Manufacturing Research and Development

Legislative Changes Could Affect R&D in the Life Sciences Sector

As Life Sciences Manufacturers Come to Terms With New Legislation Set Forth in the Inflation Reduction Act (IRA), They’ll Need to Look Toward Other Areas of Their Business for Capital Gains


Signed into law on August 16, 2022, the Inflation Reduction Act (IRA) got a lot of attention and support for its renewed focus on energy, climate, and corporate tax provisions, and IRS tax enforcement. More recently, there’s been a renewed focus on the potential impact the IRA may have on provisions about prescription drug pricing and the Affordable Care Act—all of which may affect manufacturers in the life sciences industry.


The legislative changes set forth in the IRA offer cost-savings for consumers, but are likely to increase financial pressures on both Research and Development (R&D) and manufacturing in the Life Sciences sector. The three most notable areas that will be impacted are:

  • Changes to Medicare and Medicaid
  • Impact on R&D
  • Implications for Pricing Strategies


Historically, Medicare is prohibited from negotiating drug prices, but the IRA now allows the Secretary of Health and Human Services to negotiate drug prices directly with manufacturers. Previously, this meant that manufacturers could charge whatever they wanted for their pharmaceutical products, but allowing the government to negotiate drug prices could reduce the cost of drugs for seniors and, in the process, save the government billions of dollars in spending. However, this could mean tighter regulation on drug prices which could potentially decrease the overall revenue for pharmaceutical manufacturers, which in turn, could affect their ability to invest in new products through R&D.


If the price of pharmaceutical products increases at a greater rate than inflation, a provision within the IRA will require drug manufacturers to pay a rebate, which this added cost has the potential to discourage manufacturers from utilizing capital for investing in R&D. This may have a particular effect on drugs that are expensive to develop and whose profitability will be hampered. This new legislation could deter pharmaceutical manufacturers from investing in R&D for drugs that may not be profitable if their prices are capped. With reduced investment in R&D, companies may be forced to look elsewhere for ways to increase profits and grow their business.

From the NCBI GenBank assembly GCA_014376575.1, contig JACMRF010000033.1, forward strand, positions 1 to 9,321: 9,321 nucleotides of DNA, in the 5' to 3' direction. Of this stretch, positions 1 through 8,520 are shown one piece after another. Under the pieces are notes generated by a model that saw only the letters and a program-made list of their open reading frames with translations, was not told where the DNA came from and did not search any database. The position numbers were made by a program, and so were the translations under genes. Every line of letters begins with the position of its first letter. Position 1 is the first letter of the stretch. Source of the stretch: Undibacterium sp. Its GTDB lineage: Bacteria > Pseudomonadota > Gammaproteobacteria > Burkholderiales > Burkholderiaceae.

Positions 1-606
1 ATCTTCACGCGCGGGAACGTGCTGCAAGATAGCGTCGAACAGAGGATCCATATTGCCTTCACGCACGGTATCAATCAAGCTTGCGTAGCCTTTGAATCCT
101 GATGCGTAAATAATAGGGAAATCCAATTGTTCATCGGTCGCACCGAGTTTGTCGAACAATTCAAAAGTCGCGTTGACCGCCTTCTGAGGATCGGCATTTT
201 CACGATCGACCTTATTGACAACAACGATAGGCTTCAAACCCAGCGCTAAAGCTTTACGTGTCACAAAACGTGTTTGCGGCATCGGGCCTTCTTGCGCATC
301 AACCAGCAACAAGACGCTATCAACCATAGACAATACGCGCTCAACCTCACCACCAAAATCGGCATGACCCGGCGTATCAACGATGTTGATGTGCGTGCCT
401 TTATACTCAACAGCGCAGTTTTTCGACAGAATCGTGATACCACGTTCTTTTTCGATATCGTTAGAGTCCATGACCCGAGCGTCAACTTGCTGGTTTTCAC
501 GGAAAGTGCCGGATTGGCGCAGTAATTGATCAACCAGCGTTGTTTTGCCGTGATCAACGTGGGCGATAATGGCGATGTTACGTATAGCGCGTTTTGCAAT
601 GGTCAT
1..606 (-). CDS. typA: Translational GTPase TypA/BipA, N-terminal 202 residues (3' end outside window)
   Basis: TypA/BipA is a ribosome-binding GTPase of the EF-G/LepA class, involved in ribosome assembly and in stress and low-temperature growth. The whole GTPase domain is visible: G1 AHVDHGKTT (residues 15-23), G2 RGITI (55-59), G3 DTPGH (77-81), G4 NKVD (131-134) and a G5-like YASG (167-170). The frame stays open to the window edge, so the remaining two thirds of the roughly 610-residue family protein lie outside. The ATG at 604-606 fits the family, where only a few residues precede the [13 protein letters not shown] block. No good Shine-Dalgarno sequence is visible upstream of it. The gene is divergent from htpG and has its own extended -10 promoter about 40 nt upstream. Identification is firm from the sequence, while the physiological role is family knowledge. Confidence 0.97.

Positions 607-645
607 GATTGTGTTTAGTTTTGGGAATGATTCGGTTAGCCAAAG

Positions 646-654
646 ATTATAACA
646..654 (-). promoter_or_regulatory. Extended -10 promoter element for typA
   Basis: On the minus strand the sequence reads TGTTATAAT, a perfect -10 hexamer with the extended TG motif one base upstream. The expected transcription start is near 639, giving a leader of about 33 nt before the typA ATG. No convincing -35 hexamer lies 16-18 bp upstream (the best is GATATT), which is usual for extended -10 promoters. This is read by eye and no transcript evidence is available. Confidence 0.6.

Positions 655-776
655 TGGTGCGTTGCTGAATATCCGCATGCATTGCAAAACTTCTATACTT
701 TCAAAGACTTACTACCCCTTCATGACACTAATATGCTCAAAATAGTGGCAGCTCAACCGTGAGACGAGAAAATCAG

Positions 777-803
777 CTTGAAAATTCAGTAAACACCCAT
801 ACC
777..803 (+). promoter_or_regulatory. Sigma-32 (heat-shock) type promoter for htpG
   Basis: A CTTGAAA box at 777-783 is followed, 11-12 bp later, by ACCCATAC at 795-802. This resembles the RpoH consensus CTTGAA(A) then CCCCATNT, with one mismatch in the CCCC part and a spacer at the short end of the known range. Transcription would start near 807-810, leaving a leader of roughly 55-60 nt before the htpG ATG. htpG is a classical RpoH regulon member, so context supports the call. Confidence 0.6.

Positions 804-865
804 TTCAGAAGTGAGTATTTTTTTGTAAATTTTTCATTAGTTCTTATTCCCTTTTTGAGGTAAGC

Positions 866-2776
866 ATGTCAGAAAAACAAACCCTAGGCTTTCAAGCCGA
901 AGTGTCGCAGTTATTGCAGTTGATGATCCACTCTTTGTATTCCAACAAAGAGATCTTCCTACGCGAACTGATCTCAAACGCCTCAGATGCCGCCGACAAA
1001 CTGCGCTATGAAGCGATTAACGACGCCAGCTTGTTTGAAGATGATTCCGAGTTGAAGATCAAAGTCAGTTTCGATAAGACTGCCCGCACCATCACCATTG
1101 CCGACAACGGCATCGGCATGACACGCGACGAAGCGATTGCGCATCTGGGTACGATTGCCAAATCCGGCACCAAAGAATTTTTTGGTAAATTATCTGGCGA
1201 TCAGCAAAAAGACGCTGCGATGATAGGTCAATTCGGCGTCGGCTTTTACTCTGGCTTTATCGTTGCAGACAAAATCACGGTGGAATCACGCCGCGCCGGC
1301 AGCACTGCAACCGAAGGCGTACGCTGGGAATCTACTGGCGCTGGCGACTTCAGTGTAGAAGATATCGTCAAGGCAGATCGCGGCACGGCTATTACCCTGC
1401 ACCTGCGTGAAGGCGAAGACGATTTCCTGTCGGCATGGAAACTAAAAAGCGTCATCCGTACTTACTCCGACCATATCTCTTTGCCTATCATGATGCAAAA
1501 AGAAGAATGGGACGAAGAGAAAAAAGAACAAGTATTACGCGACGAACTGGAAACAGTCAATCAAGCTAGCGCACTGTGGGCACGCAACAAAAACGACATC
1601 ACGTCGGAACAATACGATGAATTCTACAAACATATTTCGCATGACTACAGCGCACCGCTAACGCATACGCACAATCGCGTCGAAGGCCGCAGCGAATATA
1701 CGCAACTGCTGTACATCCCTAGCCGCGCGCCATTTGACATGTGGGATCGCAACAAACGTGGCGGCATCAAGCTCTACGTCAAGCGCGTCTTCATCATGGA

Lastly, the IRA has given the Centers for Medicare and Medicaid Services (CMS) the authority to regulate pricing for certain drugs, which may force life science companies to rethink their pricing strategies. This new regulation could limit the amount that manufacturers can charge for certain products, which will have a significant impact on the industry en masse. While the intention of the IRA is to foster a more affordable healthcare system and help create more accessible and less costly medications for patients, it’s likely there will be some unintended consequences of this blanket legislation.


With this new legislation taking effect, smaller pharmaceutical companies and other life sciences manufacturers may find it difficult to stay competitive. Larger, more established manufacturers will have the resources to weather the impact of price caps and reduced overall capital. Also, government regulation of pricing will almost certainly lead to greater delays in innovation and research, taking longer for drugs to reach market, especially as most small to medium-sized manufacturers will be hesitant—or even unable—to invest in R&D.


Despite these potential setbacks that are certain to impact life sciences manufacturers, the Inflation Reduction Act represents an important step forward in the Federal Government’s efforts to make healthcare more affordable and more accessible for all. Life science companies may need to reconsider their pricing strategies if they hope to remain competitive in an evolving business landscape, or they could consider shifting focus to developing products that are less expensive to manufacturer or those that target smaller patient populations. Life Science manufacturers may also need to consider alternative streams of revenue beyond Medicare and Medicaid, or at the very least, they’ll need to take steps to reevaluate their operation and cut costs where they can. As the industry adapts to these changes, it’s important that manufacturers know they can lean on their local MEPs. The NJMEP team brings decades-worth of experience to the Life Science sector and our no-cost assessment may be just what your manufacturing business needs to uncover hidden value within your facility. In the meantime, it’s important to keep abreast of any updates and monitor the impact this new legislation will have on patients, providers, and life science manufacturers.

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